Transforming conservation in a changing climate

Conservation investments are at risk of failing as the climate changes. The good news is that conservation practitioners are experimenting with novel approaches to conservation that embrace the realities of this pressing global challenge.

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Billions of dollars support nature conservation every year; yet estimates indicate that investments fall short of what is actually needed. With limited financial resources, it is critical that every investment delivers the expected outcomes. That requires ensuring conservation actions are effective in the face of a changing climate.

As conservation scientists studying the ecological impacts of climate change, our team at WCS (Wildlife Conservation Society) became concerned that some philanthropic investments in forest protection, coastal marsh restoration, and grassland rehabilitation could literally go up in smoke with more severe wildfires, be drowned by rising seas, or wilt during longer and hotter droughts projected with climate change. 

In response, we partnered with the Doris Duke Charitable Foundation in 2011 to create the Climate Adaptation Fund, a new grantmaking program that supports implementation of innovative approaches to conservation designed to be more robust to future climate conditions.

Between 2011 and 2019, we invested more than $19 million USD in over 100 climate-informed conservation projects across the United States. As we embarked on our 10th year of grantmaking in 2020, we stepped back to examine our portfolio of funded projects and assess how the conservation field has adjusted to the realities of climate change. 

Volunteers restore an abandoned agricultural field in a key wildlife corridor that connects neighboring mountain ranges in California, providing wildlife with options for movement and refuge from the impacts of a changing climate (Credit: The Nature Conservancy).

There have been intensifying calls in the academic literature for conservation practitioners to take a more transformative approach to climate adaptation. Such transformation includes strategies once deemed unthinkable, such as the translocation of plants and animals to new areas projected to be suitable in the future. 

The justification for this shift hinges on the understanding that climate change will drive significant ecological transformations, and thus—in the words of the Borg aliens from Star Trek—“resistance is futile.” We were curious about the extent to which practitioners, supported by our Fund, were heeding this call for more future-looking adaptation approaches.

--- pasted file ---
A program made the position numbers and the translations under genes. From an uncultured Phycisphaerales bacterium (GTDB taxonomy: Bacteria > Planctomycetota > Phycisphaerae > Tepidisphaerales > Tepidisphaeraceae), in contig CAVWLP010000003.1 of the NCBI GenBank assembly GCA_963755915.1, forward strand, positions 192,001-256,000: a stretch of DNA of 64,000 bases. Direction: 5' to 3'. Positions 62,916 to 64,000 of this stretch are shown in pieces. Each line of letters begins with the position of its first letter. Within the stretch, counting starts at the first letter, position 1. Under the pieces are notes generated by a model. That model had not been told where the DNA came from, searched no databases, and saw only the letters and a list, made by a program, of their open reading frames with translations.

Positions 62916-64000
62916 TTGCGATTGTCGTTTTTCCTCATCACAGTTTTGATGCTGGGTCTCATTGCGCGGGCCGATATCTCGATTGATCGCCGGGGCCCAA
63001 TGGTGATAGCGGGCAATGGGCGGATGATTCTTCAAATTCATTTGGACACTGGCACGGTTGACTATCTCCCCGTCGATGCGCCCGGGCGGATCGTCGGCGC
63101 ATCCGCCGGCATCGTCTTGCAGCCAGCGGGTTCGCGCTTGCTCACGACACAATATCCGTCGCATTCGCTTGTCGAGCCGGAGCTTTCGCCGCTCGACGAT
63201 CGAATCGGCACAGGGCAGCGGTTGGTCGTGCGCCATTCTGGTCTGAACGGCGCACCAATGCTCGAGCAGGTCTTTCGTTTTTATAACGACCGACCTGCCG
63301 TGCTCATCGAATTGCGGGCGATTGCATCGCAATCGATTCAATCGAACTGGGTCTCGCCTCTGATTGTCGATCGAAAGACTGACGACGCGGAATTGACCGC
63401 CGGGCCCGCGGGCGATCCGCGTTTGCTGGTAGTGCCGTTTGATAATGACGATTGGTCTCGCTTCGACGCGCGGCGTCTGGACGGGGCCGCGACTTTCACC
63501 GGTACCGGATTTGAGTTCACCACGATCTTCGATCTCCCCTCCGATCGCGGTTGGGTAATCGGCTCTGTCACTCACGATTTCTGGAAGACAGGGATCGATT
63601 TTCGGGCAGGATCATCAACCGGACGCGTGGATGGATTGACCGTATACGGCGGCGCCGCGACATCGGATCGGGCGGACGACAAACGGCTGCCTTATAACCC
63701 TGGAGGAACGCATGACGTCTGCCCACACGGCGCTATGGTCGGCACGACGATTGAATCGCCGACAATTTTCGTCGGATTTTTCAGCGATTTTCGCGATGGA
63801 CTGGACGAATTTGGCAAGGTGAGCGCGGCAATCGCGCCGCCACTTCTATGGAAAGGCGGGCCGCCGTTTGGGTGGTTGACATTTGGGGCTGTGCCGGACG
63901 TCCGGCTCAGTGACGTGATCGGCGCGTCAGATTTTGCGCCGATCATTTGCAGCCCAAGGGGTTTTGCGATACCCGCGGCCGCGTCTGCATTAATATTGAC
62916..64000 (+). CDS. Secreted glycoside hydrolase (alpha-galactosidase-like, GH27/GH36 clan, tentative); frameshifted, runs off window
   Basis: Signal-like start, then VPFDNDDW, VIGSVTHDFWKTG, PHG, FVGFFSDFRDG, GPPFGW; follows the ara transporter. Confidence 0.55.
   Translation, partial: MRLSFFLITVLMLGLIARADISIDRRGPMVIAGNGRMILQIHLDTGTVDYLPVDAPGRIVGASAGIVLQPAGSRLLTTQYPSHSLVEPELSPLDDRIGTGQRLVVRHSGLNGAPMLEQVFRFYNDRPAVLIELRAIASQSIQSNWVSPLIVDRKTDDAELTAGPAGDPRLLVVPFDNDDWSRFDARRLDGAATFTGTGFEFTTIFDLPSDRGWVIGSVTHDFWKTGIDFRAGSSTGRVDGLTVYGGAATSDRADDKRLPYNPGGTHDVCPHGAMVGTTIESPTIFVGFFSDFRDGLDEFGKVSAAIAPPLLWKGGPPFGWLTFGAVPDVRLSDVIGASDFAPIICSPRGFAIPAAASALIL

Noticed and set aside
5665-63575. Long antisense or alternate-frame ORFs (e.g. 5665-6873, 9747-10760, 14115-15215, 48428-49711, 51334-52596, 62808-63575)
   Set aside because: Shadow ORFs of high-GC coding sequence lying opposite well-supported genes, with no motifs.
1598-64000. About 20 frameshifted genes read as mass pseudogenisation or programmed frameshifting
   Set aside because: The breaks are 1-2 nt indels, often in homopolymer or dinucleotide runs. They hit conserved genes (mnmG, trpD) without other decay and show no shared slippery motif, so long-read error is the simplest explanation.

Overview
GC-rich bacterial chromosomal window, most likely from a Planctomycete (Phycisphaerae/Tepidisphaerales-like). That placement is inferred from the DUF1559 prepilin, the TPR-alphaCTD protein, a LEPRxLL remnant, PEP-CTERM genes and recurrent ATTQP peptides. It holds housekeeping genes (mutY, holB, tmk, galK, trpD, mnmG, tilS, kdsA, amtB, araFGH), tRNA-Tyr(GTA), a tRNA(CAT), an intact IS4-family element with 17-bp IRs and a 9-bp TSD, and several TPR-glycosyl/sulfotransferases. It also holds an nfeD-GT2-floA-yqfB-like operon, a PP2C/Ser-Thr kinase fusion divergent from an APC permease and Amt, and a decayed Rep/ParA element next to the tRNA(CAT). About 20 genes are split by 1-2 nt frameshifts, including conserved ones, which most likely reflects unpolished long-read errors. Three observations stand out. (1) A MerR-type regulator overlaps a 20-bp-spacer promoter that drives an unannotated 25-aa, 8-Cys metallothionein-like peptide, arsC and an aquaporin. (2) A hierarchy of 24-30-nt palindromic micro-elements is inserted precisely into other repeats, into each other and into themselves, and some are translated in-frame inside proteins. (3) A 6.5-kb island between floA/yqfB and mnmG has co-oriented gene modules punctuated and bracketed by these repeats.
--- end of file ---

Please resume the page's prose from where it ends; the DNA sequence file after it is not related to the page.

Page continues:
So we partnered with researchers at the University of British Columbia to develop and apply a framework for characterizing the types of projects we have funded. The novel scale we created, termed the R-R-T for Resistance-Resilience-Transformation, ranges from active resistance to accelerated transformation. It offers a progressive classification system, representing increasing acceptance of changes in ecosystem structure and function. 

When we characterized the 100+ climate adaptation projects in our portfolio using this new scale, we found an increasing trend towards transformation over the past decade. This suggests that perceptions about the acceptance of novel interventions in principle are beginning to be expressed in practice.

Transformational projects range from ones that passively allow changes to happen to those that actively intervene in shaping an ecosystem’s future. Passive transformation includes projects like one led by The Nature Conservancy that restored a key tract of abandoned agricultural land to allow wildlife to move among neighboring mountain ranges, as needed, to seek suitable climate and habitat conditions as they shift across the landscape. 

Accelerated transformation projects, in contrast, involve more extreme interventions. For example, Pacific Rim Conservation is rescuing seabirds from low-lying atolls inundated by rising seas and storm surges—moving the birds to newly-established habitat on higher ground.

As the low-lying Northwestern Hawaiian Islands are threatened by sea level rise, Pacific Rim Conservation is translocating Black-footed Albatrosses, Bonin Petrels, and Tristam’s Storm Petrels to safer habitats at higher elevation on the main Hawaiian Islands (Credit L. Young).

This is not to say that all conservation projects should adopt transformative strategies; there are no one-size-fits-all solutions to climate change adaptation for conservation. Precautionary “low risk” actions aimed at resistance and resilience, such as protecting intact ecosystems, remain valuable. 

The growing rate and magnitude of climate change demands that we seriously consider when and where transformative actions may be necessary. The good news is that more practitioners are embracing this reality and demonstrating innovative approaches to cope with this pressing global challenge.  



Molly Cross

Climate Change Adaptation Scientist, Wildlife Conservation Society

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